A very useful feature of Helix RADE is the ability to create buttons that perform different functions under different conditions. One part of that feature is the ability to designate an abacus that controls the name of the button, and whether it is enabled or not. The ability to control enabling goes one step further, offering the option of disabling (dimming) the button or making it invisible altogether.

Requiring abacus control over the button to give it the ability to be invisible seemed to us to be unnecessary, so we reworked the button code, giving it the ability to make any disabled button invisible. And so Helix gained the ability to make buttons disappear when they can’t be clicked, along with the standard ‘dimming’ option.

However, prior to the ability to control button attributes with AppleScript, you couldn’t put this capability to use, because there was no way to control the ‘disable/invisible’ setting unless you also used a control abacus. Or so we thought. What the aforementioned user discovered was that if you designated a control abacus for a button, changed the ‘when invalid…’ option to ‘make button invisible’ and then removed the control abacus, Classic RADE would hide the visibility setting, but did not reset it to the ‘disable’ option. Nobody ever noticed it before because without a control abacus, Classic Helix simply ignores the visibility setting and disables the button when it can not be clicked.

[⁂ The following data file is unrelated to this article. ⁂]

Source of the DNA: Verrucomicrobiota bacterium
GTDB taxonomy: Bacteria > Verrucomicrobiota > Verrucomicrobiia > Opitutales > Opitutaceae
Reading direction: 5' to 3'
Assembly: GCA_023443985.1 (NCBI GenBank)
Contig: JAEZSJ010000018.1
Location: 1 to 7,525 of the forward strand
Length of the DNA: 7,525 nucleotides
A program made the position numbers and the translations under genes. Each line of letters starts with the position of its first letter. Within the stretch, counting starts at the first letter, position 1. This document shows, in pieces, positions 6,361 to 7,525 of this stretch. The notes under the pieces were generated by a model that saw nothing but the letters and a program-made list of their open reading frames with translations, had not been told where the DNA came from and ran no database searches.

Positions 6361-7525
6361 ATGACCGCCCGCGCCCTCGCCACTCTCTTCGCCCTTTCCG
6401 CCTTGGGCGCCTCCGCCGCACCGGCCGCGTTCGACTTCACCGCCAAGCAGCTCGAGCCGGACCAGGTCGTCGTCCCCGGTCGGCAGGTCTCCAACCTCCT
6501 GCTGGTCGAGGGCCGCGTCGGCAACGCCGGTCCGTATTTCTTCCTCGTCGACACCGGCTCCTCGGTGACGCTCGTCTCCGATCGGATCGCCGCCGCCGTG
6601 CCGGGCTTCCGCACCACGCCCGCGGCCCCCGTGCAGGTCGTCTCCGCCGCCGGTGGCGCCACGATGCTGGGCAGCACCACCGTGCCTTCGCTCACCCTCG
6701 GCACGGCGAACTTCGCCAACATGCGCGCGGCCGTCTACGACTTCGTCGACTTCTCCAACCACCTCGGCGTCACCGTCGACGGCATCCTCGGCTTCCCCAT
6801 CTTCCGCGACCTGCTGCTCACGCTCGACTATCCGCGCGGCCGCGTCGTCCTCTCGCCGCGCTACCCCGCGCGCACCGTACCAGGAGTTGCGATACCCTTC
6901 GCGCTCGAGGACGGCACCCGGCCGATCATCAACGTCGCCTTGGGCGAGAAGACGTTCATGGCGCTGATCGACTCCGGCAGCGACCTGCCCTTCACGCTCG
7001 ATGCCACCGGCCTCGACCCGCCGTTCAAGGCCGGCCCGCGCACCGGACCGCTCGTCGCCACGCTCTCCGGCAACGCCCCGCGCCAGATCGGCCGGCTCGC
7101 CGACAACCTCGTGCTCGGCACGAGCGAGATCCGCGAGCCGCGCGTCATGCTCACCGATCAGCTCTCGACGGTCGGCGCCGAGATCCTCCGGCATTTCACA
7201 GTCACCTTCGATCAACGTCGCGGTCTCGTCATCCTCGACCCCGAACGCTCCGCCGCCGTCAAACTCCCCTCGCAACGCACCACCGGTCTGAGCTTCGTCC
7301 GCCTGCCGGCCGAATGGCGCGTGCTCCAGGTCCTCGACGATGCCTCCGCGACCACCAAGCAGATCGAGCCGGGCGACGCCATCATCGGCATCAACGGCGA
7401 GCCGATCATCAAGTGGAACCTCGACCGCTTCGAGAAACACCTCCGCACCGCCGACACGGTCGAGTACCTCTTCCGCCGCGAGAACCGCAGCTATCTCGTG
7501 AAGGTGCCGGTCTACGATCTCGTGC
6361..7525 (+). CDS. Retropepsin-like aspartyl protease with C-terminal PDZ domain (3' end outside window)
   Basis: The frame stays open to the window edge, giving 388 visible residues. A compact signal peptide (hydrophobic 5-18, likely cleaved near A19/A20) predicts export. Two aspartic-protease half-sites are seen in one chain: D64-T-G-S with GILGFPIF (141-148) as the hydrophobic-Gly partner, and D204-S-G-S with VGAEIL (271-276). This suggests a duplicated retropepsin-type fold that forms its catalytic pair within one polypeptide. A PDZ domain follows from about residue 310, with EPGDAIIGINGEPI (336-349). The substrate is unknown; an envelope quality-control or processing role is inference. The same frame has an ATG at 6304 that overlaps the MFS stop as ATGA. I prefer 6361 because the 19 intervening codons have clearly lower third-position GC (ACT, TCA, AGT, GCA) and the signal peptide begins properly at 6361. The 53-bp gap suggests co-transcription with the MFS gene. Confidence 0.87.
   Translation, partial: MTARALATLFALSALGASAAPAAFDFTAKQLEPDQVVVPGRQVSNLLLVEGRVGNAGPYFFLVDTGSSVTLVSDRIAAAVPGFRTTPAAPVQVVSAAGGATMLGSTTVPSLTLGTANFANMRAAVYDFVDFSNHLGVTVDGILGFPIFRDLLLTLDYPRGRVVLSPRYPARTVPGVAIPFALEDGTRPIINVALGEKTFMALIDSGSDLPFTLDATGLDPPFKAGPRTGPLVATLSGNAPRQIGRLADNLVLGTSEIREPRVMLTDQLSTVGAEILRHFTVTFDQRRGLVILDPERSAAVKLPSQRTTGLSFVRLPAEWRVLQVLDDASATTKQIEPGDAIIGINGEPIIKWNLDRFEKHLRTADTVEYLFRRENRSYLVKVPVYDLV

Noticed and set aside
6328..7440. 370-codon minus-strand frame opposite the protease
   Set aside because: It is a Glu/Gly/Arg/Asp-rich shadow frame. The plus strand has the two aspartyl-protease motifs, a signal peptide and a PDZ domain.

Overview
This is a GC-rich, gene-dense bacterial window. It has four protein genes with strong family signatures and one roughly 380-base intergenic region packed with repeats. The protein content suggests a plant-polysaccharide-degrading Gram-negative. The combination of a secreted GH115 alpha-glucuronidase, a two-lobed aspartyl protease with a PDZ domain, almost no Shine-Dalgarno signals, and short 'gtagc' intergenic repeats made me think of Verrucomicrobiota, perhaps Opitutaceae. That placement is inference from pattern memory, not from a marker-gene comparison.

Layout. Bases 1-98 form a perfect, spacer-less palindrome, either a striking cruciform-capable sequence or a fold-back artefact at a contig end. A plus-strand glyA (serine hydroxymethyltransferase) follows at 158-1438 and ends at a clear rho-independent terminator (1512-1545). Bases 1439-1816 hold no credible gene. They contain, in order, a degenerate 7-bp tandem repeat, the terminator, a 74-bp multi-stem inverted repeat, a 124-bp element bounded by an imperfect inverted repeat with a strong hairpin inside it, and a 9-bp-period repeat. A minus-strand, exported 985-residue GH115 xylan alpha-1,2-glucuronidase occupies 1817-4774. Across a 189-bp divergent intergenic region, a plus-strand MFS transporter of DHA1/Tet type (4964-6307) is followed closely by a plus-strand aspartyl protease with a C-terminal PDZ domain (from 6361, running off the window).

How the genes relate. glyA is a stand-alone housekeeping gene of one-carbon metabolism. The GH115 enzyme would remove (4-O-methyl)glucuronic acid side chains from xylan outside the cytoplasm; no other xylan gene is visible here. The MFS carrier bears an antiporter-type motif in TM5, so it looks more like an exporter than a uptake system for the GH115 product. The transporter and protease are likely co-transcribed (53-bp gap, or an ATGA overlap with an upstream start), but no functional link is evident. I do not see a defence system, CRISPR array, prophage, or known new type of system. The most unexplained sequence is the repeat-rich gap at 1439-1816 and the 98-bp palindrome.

But now that Helix can make that button invisible, there needed to be a way to control that even when no control abacus was selected. And so the first ‘fix’ in Classic RADE 6.1.10 is that these controls are always shown in the button options dialog.

However, it must be noted that this change only affects the ability to control these settings. Classic Helix has never made buttons invisible without a control abacus, and it still doesn’t. The only change is to make Design Mode conform to the spec change that appears in macOS.

And as long as we were putting out a new Classic RADE, we decided to update the User Editor terminology to match the new macOS User Types: the terms User and Submenu have been replaced with Primary and Secondary user.

As quiet as mice…

As noted above, this version has been in testing — both here and at our beta sites — for several weeks already. Very early on we knew we wanted to release this to you, but with all that’s been happening around here, these fixes have settled in, as quiet as mice, and were it not for our search to determine whether we had overlooked any unfinished business, we might have forgotten about them, and you might have missed out on them entirely.

So here they are. Have at them. Put them to work in your Helix environment and hang on until next we meet with more news, this time about creatures perhaps not so quiet as these.